What is a fibroid?
A fibroid is a benign (non-cancerous) but abnormal growth of muscle in the wall of the uterus. Small fibroids sometimes shrink on their own, but most of the time they continue to grow.
How common are they?
Almost 80% of uteri that are examined after a hysterectomy have at least 1 fibroid, although only 12-25% of women will develop symptoms from these fibroids in their lifetime. So while the vast majority of women have fibroids, only some of them will go on to develop symptoms.
What sort of symptoms can women with fibroids have?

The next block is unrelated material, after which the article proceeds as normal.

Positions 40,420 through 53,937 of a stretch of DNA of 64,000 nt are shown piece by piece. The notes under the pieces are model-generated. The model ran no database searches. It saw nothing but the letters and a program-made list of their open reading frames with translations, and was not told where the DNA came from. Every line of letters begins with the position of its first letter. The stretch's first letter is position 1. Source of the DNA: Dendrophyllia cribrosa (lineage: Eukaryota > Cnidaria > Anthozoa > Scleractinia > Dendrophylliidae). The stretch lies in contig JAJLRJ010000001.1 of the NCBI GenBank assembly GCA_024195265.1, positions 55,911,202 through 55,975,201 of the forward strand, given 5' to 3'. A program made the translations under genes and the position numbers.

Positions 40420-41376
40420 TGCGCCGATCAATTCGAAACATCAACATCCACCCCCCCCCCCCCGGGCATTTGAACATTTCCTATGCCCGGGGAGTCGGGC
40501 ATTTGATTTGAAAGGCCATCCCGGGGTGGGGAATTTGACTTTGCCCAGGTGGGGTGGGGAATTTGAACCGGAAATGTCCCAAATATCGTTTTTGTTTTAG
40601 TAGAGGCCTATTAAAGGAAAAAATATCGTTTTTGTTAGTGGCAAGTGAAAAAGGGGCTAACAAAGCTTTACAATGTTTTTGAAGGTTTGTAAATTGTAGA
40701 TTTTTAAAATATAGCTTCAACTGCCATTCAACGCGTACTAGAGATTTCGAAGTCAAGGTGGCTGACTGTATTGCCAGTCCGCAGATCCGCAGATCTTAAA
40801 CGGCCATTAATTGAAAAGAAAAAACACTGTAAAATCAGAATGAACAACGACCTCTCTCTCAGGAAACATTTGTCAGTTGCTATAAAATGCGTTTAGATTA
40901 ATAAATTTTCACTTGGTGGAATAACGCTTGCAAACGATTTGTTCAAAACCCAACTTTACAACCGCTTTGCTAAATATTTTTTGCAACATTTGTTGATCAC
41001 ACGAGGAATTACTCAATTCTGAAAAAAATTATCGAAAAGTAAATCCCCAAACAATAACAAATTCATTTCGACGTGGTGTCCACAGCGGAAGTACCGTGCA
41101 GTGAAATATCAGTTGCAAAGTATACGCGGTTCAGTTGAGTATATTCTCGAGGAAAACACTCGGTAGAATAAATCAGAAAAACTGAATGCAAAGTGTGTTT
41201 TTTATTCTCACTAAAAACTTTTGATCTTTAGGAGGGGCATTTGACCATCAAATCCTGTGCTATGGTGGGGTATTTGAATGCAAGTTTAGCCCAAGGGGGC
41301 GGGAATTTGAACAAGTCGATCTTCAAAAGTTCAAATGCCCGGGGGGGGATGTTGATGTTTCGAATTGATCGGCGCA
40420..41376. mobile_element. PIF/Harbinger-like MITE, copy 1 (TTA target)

Fibroids most commonly cause heavy periods or irregular bleeding. They are also a very common cause of painful periods. When fibroids reach a certain size, they can cause symptoms of compression in the pelvis like bloating, abdominal fullness, pelvic pressure and urinary frequency. Some fibroids can also cause problems with infertility.
What non-surgical treatments are available?
Often times birth control, other hormones or other medications can help decrease the amount of bleeding women have as a result of fibroids. If the fibroids are small, an IUD or an endometrial ablation may help. A procedure called a Uterine Artery Embolization stops the blood supply to the uterus by injecting a clotting agent through a catheter placed in the groin. It is done as an outpatient procedure and immediate results are great. However, ~20% of women will need another treatment (surgery or a repeat embolization) within five years.
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